CHICAGO – Exposure to traffic-related air pollution, particulate matter and nitrogen dioxide during pregnancy and during the first year of a child's life appears to be associated with an increased risk of autism, according to a report published Online First by Archives of General Psychiatry, a JAMA Network publication.
Autism is a diverse disorder with genetic and environmental factors likely contributing to its origins. Autism spectrum disorders are commonly characterized by problems in communication, social interaction and repetitive behaviors. Emerging evidence suggests the environment plays a role in autism, but only limited information is available about what exposures are relevant, their mechanisms of action, the stages in development in which they act and the development of effective of preventive measures, the authors write in the study background.
Heather E. Volk, Ph.D., M.P.H., of the University of Southern California, and colleagues examined the relationship between traffic-related air pollution, air quality and autism in a study that included data obtained from 279 children with autism and control group of 245 children with typical development who were enrolled in the Childhood Autism Risks from Genetics and the Environment study in California.
"Exposures to traffic-related air pollution, PM [particulate matter] and nitrogen dioxide were associated with an increased risk of autism. These effects were observed using measures of air pollution with variation on both local and regional levels, suggesting the need for further study to understand both individual pollutant contributions and the effects of pollutant mixtures on disease," the authors comment.
The authors used mothers' addresses to estimate exposure for each pregnancy trimester and for a child's first year of life. Traffic-related air pollution was estimated based on a model and regional air pollutant measures were based on the Environmental Protection Agency's Air Quality System data.
Children living in homes with the highest levels of modeled traffic-related air pollution were three times as likely to have autism compared with children living in homes with the lowest exposure. The higher levels of exposure to [particulate matter less than 2.5 and 10 µm in diameter] PM 2.5, PM 10 and nitrogen dioxide based on the EPA's regional air quality monitoring program were associated with an increased risk of autism.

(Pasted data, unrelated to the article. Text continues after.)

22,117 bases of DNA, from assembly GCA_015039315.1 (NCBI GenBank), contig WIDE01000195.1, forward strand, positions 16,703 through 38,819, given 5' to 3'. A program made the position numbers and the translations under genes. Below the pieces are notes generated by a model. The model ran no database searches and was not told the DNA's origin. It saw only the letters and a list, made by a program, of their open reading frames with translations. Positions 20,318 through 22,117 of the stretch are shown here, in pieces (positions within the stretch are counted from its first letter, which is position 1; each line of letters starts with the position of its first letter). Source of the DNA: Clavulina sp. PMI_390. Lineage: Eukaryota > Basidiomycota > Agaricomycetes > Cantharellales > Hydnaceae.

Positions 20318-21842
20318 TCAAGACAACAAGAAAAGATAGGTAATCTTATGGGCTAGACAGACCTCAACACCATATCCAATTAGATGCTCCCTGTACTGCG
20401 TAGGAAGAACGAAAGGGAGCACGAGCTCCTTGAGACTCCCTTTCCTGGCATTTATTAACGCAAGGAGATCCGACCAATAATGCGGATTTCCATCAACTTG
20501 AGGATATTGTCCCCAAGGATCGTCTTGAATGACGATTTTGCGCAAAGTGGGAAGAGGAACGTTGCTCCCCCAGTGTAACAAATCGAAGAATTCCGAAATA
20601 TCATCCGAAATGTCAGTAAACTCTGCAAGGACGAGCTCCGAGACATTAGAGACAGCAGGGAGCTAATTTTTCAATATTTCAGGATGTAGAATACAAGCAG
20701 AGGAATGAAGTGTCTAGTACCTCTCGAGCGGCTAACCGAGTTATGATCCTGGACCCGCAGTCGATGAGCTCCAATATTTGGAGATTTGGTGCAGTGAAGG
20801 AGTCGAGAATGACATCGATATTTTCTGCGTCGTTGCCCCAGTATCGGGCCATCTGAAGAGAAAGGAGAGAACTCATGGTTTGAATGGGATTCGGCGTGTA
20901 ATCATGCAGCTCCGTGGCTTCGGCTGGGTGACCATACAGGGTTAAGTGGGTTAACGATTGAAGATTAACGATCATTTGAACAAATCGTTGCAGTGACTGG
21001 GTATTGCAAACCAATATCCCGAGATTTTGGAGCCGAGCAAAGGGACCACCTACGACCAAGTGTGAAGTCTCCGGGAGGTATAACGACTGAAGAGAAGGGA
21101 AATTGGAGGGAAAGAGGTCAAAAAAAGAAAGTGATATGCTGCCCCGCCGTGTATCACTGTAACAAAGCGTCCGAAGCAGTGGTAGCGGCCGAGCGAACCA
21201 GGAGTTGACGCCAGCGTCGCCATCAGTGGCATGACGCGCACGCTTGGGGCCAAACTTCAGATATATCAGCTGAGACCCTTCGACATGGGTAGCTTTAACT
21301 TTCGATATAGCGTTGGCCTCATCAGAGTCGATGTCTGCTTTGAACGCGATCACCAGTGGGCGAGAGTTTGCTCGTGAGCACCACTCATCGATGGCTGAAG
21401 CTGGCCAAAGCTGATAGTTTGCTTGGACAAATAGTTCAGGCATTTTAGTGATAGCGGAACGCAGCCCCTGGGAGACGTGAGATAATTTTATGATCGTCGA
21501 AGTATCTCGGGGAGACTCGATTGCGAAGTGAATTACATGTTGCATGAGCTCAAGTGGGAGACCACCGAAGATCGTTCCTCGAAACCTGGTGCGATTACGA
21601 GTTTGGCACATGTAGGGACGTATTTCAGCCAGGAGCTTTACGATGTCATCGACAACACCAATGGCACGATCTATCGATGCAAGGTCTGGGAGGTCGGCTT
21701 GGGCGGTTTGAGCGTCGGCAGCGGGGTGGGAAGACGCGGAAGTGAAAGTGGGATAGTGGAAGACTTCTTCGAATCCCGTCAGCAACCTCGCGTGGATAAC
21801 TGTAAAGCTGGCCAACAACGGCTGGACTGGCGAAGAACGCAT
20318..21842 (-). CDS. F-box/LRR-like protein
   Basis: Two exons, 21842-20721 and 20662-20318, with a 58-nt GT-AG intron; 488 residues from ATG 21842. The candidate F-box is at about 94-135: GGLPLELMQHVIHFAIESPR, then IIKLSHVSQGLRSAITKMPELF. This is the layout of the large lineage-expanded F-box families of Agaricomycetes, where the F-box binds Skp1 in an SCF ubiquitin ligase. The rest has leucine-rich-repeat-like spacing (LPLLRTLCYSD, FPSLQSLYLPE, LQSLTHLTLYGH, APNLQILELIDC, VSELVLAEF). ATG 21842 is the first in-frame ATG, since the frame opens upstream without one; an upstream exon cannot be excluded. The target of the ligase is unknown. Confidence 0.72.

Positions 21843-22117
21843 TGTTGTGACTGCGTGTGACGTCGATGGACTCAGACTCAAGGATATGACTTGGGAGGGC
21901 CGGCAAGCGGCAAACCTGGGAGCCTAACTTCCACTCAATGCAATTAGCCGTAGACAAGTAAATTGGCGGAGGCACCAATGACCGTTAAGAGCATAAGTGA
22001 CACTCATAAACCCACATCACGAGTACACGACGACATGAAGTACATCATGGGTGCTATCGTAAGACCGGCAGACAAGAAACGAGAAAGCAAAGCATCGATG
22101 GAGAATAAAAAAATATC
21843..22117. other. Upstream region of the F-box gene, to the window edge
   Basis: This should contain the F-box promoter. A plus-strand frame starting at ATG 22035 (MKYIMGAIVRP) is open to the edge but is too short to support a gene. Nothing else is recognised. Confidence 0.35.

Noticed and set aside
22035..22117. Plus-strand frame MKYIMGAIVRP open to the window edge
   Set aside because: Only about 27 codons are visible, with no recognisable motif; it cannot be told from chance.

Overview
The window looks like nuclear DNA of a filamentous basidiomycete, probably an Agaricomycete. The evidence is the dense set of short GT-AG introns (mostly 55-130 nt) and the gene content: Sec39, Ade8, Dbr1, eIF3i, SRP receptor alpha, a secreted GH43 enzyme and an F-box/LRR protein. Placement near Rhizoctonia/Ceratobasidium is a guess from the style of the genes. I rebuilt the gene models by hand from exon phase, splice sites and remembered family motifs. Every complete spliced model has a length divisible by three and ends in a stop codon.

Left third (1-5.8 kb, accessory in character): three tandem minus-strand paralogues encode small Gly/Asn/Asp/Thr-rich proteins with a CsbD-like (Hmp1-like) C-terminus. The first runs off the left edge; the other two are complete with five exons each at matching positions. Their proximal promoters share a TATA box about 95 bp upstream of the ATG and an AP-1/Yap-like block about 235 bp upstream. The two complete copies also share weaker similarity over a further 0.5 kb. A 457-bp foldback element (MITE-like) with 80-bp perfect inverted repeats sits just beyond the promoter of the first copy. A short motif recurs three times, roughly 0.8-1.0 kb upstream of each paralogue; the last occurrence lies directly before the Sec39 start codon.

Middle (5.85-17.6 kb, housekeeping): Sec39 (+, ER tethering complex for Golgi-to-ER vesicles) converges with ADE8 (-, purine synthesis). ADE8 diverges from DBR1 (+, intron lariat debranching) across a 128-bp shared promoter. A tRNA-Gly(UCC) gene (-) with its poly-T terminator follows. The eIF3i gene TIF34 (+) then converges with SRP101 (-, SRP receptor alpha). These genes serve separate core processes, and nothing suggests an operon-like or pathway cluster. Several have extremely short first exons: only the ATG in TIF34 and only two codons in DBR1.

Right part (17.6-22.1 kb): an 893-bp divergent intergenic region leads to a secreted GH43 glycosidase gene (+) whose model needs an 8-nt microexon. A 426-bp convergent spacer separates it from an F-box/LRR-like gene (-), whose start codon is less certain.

"Research on the effects of exposure to pollutants and their interaction with susceptibility factors may lead to the identification of the biologic pathways that are activated in autism and to improved prevention and therapeutic strategies. Although additional research to replicate these findings is needed, the public health implications of these findings are large because air pollution exposure is common and may have lasting neurological effects," the authors conclude.
(Arch Gen Psychiatry. Published online November 26, 2012. doi:10.1001/jamapsychiatry.2013.266. Available pre-embargo to the media at http://media.jamanetwork.com.)
Editor's Note: This work was supported by grants from the National Institute of Environmental Health Sciences and by the MIND Institute's matching funds and pilot grant program. Please see the article for additional information, including other authors, author contributions and affiliations, financial disclosures, funding and support, etc.
Editorial: Dramatic Rise in Autism Prevalence Parallels Research Explosion
In an editorial, Geraldine Dawson, Ph.D., of the University of North Carolina at Chapel Hill, writes: "This issue of the journal features three articles on autism. A decade ago, the journal published about the same number of autism articles per year. This reflects a broad expansion in the number and diversity of research publications on autism spectrum disorder (ASD)."
"The upsurge of research parallels a dramatic increase in autism prevalence during the same period. In the past six years alone, the prevalence of ASD has increased 78 percent and the estimated annual cost of autism has more than tripled," Dawson continues.
"These articles point to an urgent need for more research on prenatal and early postnatal brain development in autism, with a focus on how genes and environmental risk factors combine to increase risk for ASD. Despite a substantial increase in autism research publications and funding during the past decade, we have not yet fully described the causes of ASD or developed effective medical treatments for it. More research is needed to develop strategies for preventing or reducing the disabling symptoms associated with this highly prevalent and costly neurodevelopmental disorder," Dawson concludes.
(Arch Gen Psychiatry. Published online November 26, 2012. doi:10.1001/jamapsychiatry.2013.488. Available pre-embargo to the media at http://media.jamanetwork.com.)
Editor's Note: Please see the article for additional information, including other authors, author contributions and affiliations, financial disclosures, funding and support, etc.